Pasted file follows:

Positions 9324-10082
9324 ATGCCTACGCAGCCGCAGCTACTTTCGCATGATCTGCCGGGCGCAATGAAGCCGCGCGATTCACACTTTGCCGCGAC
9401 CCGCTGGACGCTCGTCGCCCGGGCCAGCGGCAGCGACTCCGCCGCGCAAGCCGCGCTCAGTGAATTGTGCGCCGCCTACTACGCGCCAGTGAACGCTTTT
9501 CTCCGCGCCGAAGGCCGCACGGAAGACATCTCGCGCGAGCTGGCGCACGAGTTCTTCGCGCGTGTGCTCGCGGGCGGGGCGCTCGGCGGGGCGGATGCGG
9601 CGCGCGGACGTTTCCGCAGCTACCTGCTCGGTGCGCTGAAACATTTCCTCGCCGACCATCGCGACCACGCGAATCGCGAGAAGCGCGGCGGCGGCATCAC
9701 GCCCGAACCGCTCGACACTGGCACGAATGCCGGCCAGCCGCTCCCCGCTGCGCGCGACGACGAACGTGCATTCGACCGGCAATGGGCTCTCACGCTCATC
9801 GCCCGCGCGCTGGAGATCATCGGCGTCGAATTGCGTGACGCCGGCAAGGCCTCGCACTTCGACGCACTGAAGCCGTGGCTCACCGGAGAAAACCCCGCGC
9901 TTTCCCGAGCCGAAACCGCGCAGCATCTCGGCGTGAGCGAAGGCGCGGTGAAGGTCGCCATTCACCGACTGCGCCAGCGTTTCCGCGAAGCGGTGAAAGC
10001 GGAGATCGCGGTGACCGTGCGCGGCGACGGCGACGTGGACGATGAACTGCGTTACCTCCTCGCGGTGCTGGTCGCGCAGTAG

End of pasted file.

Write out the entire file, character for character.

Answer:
Positions 9324-10082
9324 ATGCCTACGCAGCCGCAGCTACTTTCGCATGATCTGCCGGGCGCAATGAAGCCGCGCGATTCACACTTTGCCGCGAC
9401 CCGCTGGACGCTCGTCGCCCGGGCCAGCGGCAGCGACTCCGCCGCGCAAGCCGCGCTCAGTGAATTGTGCGCCGCCTACTACGCGCCAGTGAACGCTTTT
9501 CTCCGCGCCGAAGGCCGCACGGAAGACATCTCGCGCGAGCTGGCGCACGAGTTCTTCGCGCGTGTGCTCGCGGGCGGGGCGCTCGGCGGGGCGGATGCGG
9601 CGCGCGGACGTTTCCGCAGCTACCTGCTCGGTGCGCTGAAACATTTCCTCGCCGACCATCGCGACCACGCGAATCGCGAGAAGCGCGGCGGCGGCATCAC
9701 GCCCGAACCGCTCGACACTGGCACGAATGCCGGCCAGCCGCTCCCCGCTGCGCGCGACGACGAACGTGCATTCGACCGGCAATGGGCTCTCACGCTCATC
9801 GCCCGCGCGCTGGAGATCATCGGCGTCGAATTGCGTGACGCCGGCAAGGCCTCGCACTTCGACGCACTGAAGCCGTGGCTCACCGGAGAAAACCCCGCGC
9901 TTTCCCGAGCCGAAACCGCGCAGCATCTCGGCGTGAGCGAAGGCGCGGTGAAGGTCGCCATTCACCGACTGCGCCAGCGTTTCCGCGAAGCGGTGAAAGC
10001 GGAGATCGCGGTGACCGTGCGCGGCGACGGCGACGTGGACGATGAACTGCGTTACCTCCTCGCGGTGCTGGTCGCGCAGTAG